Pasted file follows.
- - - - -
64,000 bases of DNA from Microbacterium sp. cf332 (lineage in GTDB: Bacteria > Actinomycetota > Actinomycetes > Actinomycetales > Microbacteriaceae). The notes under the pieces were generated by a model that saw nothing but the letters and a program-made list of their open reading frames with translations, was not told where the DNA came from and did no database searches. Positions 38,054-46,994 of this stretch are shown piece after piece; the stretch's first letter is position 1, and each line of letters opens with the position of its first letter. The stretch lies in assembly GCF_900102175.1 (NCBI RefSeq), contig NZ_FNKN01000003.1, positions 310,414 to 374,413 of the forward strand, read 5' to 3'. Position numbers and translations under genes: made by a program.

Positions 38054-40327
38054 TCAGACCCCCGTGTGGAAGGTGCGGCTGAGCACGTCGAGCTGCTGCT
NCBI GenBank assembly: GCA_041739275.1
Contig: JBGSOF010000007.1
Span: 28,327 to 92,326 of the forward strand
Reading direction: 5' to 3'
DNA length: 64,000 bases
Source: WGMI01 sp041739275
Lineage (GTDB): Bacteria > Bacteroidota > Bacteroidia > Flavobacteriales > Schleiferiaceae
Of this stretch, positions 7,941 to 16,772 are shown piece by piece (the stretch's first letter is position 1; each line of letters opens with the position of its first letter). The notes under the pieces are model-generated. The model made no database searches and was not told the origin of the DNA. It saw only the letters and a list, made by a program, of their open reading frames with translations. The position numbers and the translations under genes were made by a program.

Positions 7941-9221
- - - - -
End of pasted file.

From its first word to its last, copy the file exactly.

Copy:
64,000 bases of DNA from Microbacterium sp. cf332 (lineage in GTDB: Bacteria > Actinomycetota > Actinomycetes > Actinomycetales > Microbacteriaceae). The notes under the pieces were generated by a model that saw nothing but the letters and a program-made list of their open reading frames with translations, was not told where the DNA came from and did no database searches. Positions 38,054-46,994 of this stretch are shown piece after piece; the stretch's first letter is position 1, and each line of letters opens with the position of its first letter. The stretch lies in assembly GCF_900102175.1 (NCBI RefSeq), contig NZ_FNKN01000003.1, positions 310,414 to 374,413 of the forward strand, read 5' to 3'. Position numbers and translations under genes: made by a program.

Positions 38054-40327
38054 TCAGACCCCCGTGTGGAAGGTGCGGCTGAGCACGTCGAGCTGCTGCT
NCBI GenBank assembly: GCA_041739275.1
Contig: JBGSOF010000007.1
Span: 28,327 to 92,326 of the forward strand
Reading direction: 5' to 3'
DNA length: 64,000 bases
Source: WGMI01 sp041739275
Lineage (GTDB): Bacteria > Bacteroidota > Bacteroidia > Flavobacteriales > Schleiferiaceae
Of this stretch, positions 7,941 to 16,772 are shown piece by piece (the stretch's first letter is position 1; each line of letters opens with the position of its first letter). The notes under the pieces are model-generated. The model made no database searches and was not told the origin of the DNA. It saw only the letters and a list, made by a program, of their open reading frames with translations. The position numbers and the translations under genes were made by a program.

Positions 7941-9221